Hurricane Agnes

From Academic Kids

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Hurricane Agnes approaching Florida

Hurricane Agnes was a hurricane that occurred during the 1972 Atlantic hurricane season. The large disturbance was first detected over the Yucatan Peninsula of Mexico on June 14. The system drifted eastward and became a tropical depression later that day and a tropical storm over the northwestern Caribbean on the 16th. Agnes turned northward on June 17 and became a hurricane over the southeastern Gulf of Mexico the next day. A continued northward motion brought Agnes to the Florida Panhandle coast on June 19 as a Category 1 hurricane. Agnes turned northeastward after landfall and weakened to a depression over Georgia. However, it regained tropical storm strength over eastern North Carolina on June 21 and moved into the Atlantic later that day. A northwestward turn followed, and a just-under-hurricane-strength Agnes made a final landfall on June 22 near New York, New York. The storm merged with a non-tropical low on June 23, with the combined system affecting the northeastern United States until June 25.

Agnes was barely a hurricane at landfall in Florida, and the effects of winds and storm surges were relatively minor. The major impact was over the northeastern United States, where Agnes combined with the non-tropical low to produce widespread rains of 6 to 12 inches with local amounts of 14 to 19 inches. These rains produced widespread severe flooding from Virginia northward to New York, with other flooding occurring over the western portions of the Carolinas.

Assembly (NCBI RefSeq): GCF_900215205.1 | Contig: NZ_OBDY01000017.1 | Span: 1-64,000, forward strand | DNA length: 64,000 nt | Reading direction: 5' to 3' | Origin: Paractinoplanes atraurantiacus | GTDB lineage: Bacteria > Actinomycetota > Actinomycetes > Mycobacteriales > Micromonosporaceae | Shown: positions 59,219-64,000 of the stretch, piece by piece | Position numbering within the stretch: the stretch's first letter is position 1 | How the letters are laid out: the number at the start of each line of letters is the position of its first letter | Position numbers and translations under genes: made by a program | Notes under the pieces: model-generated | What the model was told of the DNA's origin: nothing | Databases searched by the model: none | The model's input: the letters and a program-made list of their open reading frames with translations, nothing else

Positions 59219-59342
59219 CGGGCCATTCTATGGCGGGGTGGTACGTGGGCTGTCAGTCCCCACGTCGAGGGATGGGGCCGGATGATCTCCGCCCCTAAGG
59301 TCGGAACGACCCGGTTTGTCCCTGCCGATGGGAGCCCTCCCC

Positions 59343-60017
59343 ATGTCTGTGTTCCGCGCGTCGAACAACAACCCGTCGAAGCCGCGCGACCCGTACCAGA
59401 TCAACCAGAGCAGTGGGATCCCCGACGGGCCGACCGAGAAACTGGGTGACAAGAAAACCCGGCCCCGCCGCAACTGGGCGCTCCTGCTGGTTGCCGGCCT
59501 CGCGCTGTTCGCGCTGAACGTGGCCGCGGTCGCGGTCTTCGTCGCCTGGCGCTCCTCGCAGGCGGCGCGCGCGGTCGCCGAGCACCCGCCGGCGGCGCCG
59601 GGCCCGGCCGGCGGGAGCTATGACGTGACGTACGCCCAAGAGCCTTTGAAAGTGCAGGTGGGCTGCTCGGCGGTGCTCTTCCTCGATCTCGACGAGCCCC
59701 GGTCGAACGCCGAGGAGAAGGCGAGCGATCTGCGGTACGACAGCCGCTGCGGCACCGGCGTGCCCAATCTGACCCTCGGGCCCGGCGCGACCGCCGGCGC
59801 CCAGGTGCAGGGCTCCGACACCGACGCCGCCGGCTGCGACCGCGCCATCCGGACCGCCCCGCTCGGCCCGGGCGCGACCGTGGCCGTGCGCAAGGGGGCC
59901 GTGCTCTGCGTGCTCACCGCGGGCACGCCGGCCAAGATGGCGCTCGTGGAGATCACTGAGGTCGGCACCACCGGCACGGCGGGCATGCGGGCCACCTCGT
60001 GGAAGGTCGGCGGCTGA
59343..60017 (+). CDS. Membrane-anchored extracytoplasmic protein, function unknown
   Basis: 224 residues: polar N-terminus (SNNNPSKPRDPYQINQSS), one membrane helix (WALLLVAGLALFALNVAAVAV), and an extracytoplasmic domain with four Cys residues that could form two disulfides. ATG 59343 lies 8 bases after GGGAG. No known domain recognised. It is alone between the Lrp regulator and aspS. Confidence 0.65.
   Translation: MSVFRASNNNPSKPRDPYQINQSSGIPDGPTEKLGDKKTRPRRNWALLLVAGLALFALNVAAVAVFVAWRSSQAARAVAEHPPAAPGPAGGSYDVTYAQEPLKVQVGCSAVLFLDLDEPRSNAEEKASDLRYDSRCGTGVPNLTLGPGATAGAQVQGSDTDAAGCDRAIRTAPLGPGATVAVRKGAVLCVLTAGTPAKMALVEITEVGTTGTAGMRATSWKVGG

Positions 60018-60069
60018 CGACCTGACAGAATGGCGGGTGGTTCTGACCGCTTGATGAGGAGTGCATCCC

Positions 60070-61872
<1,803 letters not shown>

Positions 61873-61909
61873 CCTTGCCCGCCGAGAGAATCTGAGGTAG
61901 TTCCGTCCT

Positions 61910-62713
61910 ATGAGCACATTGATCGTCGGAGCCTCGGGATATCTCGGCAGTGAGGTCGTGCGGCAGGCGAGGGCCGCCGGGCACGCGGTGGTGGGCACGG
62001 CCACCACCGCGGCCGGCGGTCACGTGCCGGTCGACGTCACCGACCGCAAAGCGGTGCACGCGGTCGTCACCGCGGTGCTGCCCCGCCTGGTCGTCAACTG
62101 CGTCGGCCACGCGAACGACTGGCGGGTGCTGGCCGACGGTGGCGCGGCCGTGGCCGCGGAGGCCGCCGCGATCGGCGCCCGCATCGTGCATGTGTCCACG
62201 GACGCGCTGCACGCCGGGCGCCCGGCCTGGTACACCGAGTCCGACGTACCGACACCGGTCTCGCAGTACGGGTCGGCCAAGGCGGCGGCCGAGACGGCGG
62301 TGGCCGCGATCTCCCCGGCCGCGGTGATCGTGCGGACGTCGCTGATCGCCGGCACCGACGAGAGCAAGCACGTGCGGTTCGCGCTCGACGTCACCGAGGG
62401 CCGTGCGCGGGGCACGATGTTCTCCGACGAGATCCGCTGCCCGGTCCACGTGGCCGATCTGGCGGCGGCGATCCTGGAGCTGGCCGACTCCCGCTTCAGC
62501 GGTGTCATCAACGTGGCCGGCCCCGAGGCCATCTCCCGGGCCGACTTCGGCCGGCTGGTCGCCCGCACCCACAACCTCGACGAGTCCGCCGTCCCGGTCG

The worst flooding was along the Genesee River, the Canisteo River, and the Chemung Rivers in southwestern and southcentral New York. The latter two flowed into an already swollen Susquehanna River due to winter snow run off and flooding continued all the way down this river. The worst damage occurred in Elmira, New York and Wilkes-Barre, Pennsylvania, but many other communities along the rivers suffered great losses. The Delaware River basin and the Potomac basins also had some flooding. So much fresh water was flushed into Chesapeake Bay that its seafood industry was badly damaged for several years.

Rainfall in the Piedmont region of Virginia also caused extensive flooding in the James River basin. Areas along the James west of Richmond and east of the Blue Ridge received massive amounts of rainfall that exceeded the rains of Hurricane Camille three years prior. The river experienced five-hundred year flooding levels, inundating downtown Richmond and causing millions of dollars in damages.

Agnes caused 122 deaths in the United States. Nine of these were in Florida (mainly from severe thunderstorms) while the remainder were associated with the flooding. The storm was responsible for $3.1 billion in damage (in 1972 US dollars) in the United States, the vast majority of which came from the flooding. Of this, over $2 billion was in Pennsylvania, and $3/4 billion in New York. Agnes also affected western Cuba, where seven additional deaths occurred. After adjustment for inflation, Agnes is the sixth costliest storm in United States history with a total of $8,602,500,000 in 2000 dollars.

Modified after the National Hurricane Center web site ( This US government site is in the public domain.

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